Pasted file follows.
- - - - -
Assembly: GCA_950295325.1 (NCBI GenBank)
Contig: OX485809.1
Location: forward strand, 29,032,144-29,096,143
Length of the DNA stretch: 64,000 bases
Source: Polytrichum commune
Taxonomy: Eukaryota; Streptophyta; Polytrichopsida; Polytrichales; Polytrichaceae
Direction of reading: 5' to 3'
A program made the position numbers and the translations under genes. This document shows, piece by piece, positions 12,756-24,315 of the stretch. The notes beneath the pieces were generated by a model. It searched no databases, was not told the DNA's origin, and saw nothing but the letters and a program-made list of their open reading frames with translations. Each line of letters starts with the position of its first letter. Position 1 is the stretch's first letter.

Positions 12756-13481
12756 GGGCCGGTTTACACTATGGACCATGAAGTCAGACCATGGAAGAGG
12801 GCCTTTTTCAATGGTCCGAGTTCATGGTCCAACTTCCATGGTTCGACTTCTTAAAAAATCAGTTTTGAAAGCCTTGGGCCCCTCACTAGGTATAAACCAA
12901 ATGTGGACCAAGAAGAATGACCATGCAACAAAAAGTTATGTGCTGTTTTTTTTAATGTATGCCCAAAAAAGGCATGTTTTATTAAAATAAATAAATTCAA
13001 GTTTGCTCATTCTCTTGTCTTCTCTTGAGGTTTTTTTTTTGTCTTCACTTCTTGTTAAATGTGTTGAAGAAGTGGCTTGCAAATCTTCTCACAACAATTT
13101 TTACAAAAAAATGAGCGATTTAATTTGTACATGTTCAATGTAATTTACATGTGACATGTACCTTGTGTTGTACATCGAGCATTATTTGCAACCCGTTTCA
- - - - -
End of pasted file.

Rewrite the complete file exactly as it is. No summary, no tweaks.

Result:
Assembly: GCA_950295325.1 (NCBI GenBank)
Contig: OX485809.1
Location: forward strand, 29,032,144-29,096,143
Length of the DNA stretch: 64,000 bases
Source: Polytrichum commune
Taxonomy: Eukaryota; Streptophyta; Polytrichopsida; Polytrichales; Polytrichaceae
Direction of reading: 5' to 3'
A program made the position numbers and the translations under genes. This document shows, piece by piece, positions 12,756-24,315 of the stretch. The notes beneath the pieces were generated by a model. It searched no databases, was not told the DNA's origin, and saw nothing but the letters and a program-made list of their open reading frames with translations. Each line of letters starts with the position of its first letter. Position 1 is the stretch's first letter.

Positions 12756-13481
12756 GGGCCGGTTTACACTATGGACCATGAAGTCAGACCATGGAAGAGG
12801 GCCTTTTTCAATGGTCCGAGTTCATGGTCCAACTTCCATGGTTCGACTTCTTAAAAAATCAGTTTTGAAAGCCTTGGGCCCCTCACTAGGTATAAACCAA
12901 ATGTGGACCAAGAAGAATGACCATGCAACAAAAAGTTATGTGCTGTTTTTTTTAATGTATGCCCAAAAAAGGCATGTTTTATTAAAATAAATAAATTCAA
13001 GTTTGCTCATTCTCTTGTCTTCTCTTGAGGTTTTTTTTTTGTCTTCACTTCTTGTTAAATGTGTTGAAGAAGTGGCTTGCAAATCTTCTCACAACAATTT
13101 TTACAAAAAAATGAGCGATTTAATTTGTACATGTTCAATGTAATTTACATGTGACATGTACCTTGTGTTGTACATCGAGCATTATTTGCAACCCGTTTCA